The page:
Caring For Veterans Closer to Home
Congress is working on legislative fixes to some of the problems that caused the recent scandal in the VA healthcare system. Among other things, the bills would create a nationwide program patterned after one the agency has been testing in Kansas and a handful of other states. It allows veterans who live a long way from VA medical centers to get care from local doctors. But as Bryan Thompson reports, Senator Jerry Moran is raising concerns about the agency’s plans to end the pilot program before the national version of it is up and running.
Senator Moran is worried that Kansas veterans like Hugh Steadman will be abruptly cut off from the care they need if the pilot program ends before the VA bill is passed, and the agency is ready to implement it nationwide. Steadman - who flew combat missions over Germany as a bombardier during World War II - lives in Great Bend. He used to have to drive two hours to the VA medical center in Wichita, a trip that was getting harder for him to make. Things got a little easier when the VA opened an outpatient clinic in Hays, but Steadman says that’s still more than an hour’s drive each way.
“Well, it’s getting to be quite a problem, because I’m 89 years old now, and my kids don’t like me to drive out on the highways, and I think they’re probably right," Steadman says.
But for the past year, Steadman’s driving time has been cut to just 10 minutes. That’s because a VA pilot project now pays for him to see a doctor in Great Bend. The project is called Access Received Closer to Home, or ARCH. The VA launched the pilot program in Kansas and four other states in 2011--three years after Congress authorized it. Pratt was the Kansas test site, but things didn't go well there.
“It failed pretty miserably.”
Vincent Wilczek is in charge of finances for Pratt Regional Medical Center. Wilczek says primary care doctors in Pratt and the nearby communities of Stafford and St. John signed up to do business with the VA, but were quickly turned off by the process.
“It failed pretty miserably,” he says. "They found it to be very burdensome, cumbersome to work with the VA, because it’s a very authorization-driven system. And then some of the requirements they were requiring of the physicians were just very hard for local physicians to do.”
The providers in the Pratt area stopped participating in 2012. That could have ended the pilot project in Kansas, but it didn’t. Instead, Humana, which administers the program, reached out to providers in other communities. That’s when St. Rose Ambulatory and Surgery Center, in Great Bend, got involved. One of the primary care providers there is Dr. James McReynolds. He says the VA bureaucracy takes a little getting used to, but he’s had no trouble getting authorization for necessary medical care.
“They do authorize a certain number of visits and/or labs and/or x-rays for each patient. It’s variable for each patient, and if you want more, you do have to request more,” he says.
McReynolds says he was happy to participate in a program that made it possible for veterans to get care closer to home. And veterans in Kansas and the other participating states seemed to like it too. Ninety percent of those surveyed by the VA said they would recommend it to other veterans. Hugh Steadman, the World War II veteran from Great Bend, says that's what he would have said if asked.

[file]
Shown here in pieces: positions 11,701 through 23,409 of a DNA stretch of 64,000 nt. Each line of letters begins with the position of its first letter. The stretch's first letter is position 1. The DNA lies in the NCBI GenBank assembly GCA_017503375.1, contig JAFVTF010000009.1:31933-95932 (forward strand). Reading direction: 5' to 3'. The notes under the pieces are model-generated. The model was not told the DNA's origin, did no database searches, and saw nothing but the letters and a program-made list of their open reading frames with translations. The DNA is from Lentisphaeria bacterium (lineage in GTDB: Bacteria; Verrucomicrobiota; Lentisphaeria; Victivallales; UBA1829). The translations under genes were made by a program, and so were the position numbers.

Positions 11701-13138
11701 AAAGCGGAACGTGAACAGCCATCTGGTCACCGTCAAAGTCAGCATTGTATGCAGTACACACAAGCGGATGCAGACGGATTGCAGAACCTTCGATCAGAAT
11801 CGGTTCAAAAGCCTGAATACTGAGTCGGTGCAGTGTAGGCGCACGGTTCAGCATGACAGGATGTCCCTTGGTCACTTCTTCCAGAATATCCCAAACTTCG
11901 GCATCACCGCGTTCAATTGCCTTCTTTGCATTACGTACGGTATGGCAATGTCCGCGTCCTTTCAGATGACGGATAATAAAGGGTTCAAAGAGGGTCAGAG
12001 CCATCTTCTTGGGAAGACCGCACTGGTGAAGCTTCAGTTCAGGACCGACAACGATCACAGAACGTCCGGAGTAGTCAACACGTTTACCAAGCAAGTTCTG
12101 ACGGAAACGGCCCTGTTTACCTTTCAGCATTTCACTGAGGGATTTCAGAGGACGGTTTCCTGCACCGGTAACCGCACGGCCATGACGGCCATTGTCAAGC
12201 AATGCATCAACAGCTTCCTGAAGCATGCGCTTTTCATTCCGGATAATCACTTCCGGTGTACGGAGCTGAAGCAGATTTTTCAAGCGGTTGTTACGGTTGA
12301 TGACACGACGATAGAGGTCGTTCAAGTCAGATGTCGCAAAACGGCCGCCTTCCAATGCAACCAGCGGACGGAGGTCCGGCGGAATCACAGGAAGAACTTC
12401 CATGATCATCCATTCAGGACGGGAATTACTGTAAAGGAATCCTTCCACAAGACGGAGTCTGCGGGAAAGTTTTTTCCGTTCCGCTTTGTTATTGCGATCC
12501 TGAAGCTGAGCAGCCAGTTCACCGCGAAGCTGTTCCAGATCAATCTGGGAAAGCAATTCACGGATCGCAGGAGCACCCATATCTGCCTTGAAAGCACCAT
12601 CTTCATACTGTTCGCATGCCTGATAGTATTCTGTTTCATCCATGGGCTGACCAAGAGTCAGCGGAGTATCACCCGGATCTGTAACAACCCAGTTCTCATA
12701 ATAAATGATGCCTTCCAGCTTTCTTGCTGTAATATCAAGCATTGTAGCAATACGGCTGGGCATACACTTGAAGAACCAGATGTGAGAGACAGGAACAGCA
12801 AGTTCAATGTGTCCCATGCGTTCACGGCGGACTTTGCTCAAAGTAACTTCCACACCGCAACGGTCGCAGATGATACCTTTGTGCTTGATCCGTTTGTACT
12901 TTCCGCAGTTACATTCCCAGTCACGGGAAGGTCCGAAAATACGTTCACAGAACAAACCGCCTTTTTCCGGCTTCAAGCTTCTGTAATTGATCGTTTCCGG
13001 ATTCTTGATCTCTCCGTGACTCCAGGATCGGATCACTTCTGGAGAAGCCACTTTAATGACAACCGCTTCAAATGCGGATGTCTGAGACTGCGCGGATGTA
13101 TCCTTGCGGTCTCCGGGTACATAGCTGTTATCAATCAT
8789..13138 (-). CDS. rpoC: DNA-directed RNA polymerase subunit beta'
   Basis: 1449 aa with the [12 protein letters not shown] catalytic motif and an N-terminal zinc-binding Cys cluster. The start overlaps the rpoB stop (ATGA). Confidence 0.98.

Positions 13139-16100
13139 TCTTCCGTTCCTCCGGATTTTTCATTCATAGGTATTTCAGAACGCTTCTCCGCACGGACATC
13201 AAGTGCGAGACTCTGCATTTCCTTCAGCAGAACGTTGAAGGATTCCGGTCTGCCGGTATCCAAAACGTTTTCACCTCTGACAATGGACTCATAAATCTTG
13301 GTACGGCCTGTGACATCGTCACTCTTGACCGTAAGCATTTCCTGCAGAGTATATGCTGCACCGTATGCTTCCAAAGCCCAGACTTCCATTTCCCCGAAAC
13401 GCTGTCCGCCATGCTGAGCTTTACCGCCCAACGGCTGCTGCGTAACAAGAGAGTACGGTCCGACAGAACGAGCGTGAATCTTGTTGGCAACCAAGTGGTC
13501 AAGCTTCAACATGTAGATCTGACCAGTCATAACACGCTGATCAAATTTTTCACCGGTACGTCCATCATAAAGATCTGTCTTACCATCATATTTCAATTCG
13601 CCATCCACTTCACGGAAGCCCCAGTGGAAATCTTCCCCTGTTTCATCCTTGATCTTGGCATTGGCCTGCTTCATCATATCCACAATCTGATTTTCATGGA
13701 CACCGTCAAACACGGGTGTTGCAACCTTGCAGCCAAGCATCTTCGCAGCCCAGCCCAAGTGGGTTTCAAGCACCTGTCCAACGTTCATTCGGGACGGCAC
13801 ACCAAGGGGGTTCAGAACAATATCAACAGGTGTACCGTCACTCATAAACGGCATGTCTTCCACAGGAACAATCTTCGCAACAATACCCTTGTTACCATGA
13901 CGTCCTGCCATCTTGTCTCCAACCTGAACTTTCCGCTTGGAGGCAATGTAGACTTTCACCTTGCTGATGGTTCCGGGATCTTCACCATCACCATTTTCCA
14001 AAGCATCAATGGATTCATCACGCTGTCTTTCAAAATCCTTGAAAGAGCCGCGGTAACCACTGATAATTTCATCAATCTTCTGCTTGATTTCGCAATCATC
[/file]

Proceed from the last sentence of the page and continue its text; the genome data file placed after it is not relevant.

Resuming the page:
“I really like it," he says. "I sure do hate to see it quit. I’ve got several friends that go up there also, and it sure made it easy on us old-timers, where we don’t have to drive so far.”
Despite the rave revenues from veterans, the VA recently said it planned to end the ARCH program. Testifying to a congressional committee in June, the VA's Philip Matkovsky said the agency had the authority to extend the program but wasn't planning to.
“ARCH does expire as a contract," he says. "It was a firm-term contract with a base one year and then two option years, which expires I believe September 30th. Andy typically, unless the contracting officer can determine a compelling reason to extend that—and I’m not a contracting officer—we let contracts expire.”
Senator Moran strongly disagrees with that decision…
“ARCH comes about from legislation that I introduced as a House member," he says. "It has a lot to do with my background as a congressman from the First District of Kansas, a congressional district larger than the state of Illinois, but with no VA hospital.”
Moran has been urging the VA for months to continue the program. He sees it as a bridge to the nationwide program authorized in the bill still working its way through Congress.
“The idea that I was pushing about services closer to home over the last 4, 5, 6 years is something that is now front and center in bipartisan legislation that is expected to pass Congress, and be signed by the President," he says. "And yet, we still have a Department of Veterans Affairs who, presumably, is reluctant to implement and pursue these programs in part, I think, because the VA’s funding, if they pay for services outside the VA, it’s less money that they’ve had to use within the VA.”
Still, it appears that Moran may have won a partial victory. He says acting VA secretary Sloan Gibson has verbally agreed to keep the program in place--but only for veterans who already were being served by it. And even that less-than-ideal compromise isn't a sure thing given the VA's recent track record. So, Moran has asked Gibson to confirm that pledge in writing.